Progress Erasing and Respecting the Player’s Time

Hey, look at me, blogging again. I’ll be trying to make it a more regular thing. Anyway, I want to write about something that has long been a pet peeve of mine in games: progress erasing, and disrespecting the player’s time.

Failing at a challenge can be frustrating, but I find this is made all the worse when doing so causes a loss of progress. Say I die on a boss battle in a side-scroller. If I begin again at that boss battle, no harm done. I’m still in the mindset of that challenge, ready to give it another shot. But if I have to do the platforming sequence that precedes the battle all over, that’s really irritating. Not only does that break the flow of that battle, it feels like my time investment wasn’t meaningful. It feels like the game doesn’t respect my time.

This is why I never finish classic Sonic and Mega Man games, despite generally quite enjoying them. When you get a game over, you don’t just get to start back at the challenge you failed on. You have to redo the whole level- or even set of levels- you’re in. Your progress if effectively being erased. In the face of being made to redo things I’ve already successfully completed, eventually I quit. Not because I feel I can’t succeed- but because I feel it’s just not worth the time.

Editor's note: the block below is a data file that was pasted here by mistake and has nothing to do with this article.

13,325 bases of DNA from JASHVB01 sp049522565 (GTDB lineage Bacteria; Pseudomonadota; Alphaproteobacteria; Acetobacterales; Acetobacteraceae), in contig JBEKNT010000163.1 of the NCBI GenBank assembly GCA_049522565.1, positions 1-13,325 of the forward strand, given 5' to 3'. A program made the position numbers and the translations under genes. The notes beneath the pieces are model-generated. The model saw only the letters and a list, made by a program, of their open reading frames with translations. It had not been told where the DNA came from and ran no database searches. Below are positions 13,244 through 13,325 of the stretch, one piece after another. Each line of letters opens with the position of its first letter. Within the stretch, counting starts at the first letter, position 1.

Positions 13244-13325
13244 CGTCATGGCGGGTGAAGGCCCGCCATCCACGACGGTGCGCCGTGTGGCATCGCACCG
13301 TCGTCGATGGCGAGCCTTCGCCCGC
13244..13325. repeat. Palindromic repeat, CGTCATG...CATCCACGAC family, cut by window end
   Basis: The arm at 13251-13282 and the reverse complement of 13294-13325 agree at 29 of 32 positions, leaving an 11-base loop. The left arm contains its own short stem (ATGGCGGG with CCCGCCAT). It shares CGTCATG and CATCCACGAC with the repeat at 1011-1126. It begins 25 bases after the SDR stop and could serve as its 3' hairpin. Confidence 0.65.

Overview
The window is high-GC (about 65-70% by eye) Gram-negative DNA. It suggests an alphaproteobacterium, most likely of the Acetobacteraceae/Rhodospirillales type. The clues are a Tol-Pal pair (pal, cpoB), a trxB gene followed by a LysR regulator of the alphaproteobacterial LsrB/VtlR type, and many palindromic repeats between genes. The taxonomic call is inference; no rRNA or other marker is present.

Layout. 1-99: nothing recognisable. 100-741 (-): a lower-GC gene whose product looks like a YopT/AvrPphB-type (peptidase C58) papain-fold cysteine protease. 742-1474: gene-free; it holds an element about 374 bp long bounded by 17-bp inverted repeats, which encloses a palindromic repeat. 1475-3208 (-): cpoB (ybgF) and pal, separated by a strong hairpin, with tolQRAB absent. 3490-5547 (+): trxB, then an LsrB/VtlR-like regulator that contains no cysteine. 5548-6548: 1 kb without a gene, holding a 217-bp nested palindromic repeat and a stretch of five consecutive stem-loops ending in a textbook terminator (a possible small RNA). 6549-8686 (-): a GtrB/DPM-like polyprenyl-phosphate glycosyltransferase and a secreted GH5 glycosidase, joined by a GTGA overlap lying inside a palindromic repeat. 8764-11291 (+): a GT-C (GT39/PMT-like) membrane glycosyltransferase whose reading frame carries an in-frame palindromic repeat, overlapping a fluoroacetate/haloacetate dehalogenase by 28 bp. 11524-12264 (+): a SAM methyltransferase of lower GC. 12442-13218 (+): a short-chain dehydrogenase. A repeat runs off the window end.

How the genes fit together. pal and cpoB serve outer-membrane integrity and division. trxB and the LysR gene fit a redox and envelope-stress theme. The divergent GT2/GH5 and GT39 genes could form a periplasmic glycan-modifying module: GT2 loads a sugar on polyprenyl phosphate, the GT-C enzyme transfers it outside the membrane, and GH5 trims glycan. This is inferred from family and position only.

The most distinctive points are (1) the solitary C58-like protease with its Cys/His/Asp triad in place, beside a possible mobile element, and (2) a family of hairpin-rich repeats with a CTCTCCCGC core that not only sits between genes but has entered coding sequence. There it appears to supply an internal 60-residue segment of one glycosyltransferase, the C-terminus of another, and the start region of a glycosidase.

I understand why designers do this, ostensibly. It makes the challenge of the game feel greater, and heightens the risk associated with failure. And it lengthens the necessary play time to complete the game. My issue it that it is doing all these things in an arbitrary way: what you’re actually playing isn’t more engaging or difficult, it’s just threatening to cost you your real time. You’re not playing longer because you don’t want to put the game down, but because you’re being forced to in order to reach your goal. I think players would generally be better served by getting to keep their progress, even upon failure. It may make the game feel shorter and easier, but at least the time spent and challenge had will be coming more from the actual gameplay itself.

The answer is of course obvious: checkpoints. I think checkpoint design should be considered a hugely important part of any level design process. Designers should consider all the points in a level where a player will feel victorious, and put a checkpoint right after it. Otherwise, the player will be frustrated by feeling like that victory is ripped away. Obviously this all depends on the size and overall design goals of the levels in question, but I think that’s a good general rule of thumb.

Once when playing a game I had just downloaded, I spent roughly 10 minutes doing a particular mission. I completed the final objective, effectively winning, but was killed on the way to the level exit. None of that progress was saved. I would have had to redo the entire mission I had already essentially won. That was the last time I played that game. In this day when so much engaging media is accessible at any moment, it’s more crucial than ever to respect your player’s time. I’d strongly suggest you not devalue it for the sake of arbitrarily lengthening your game or increasing its difficulty.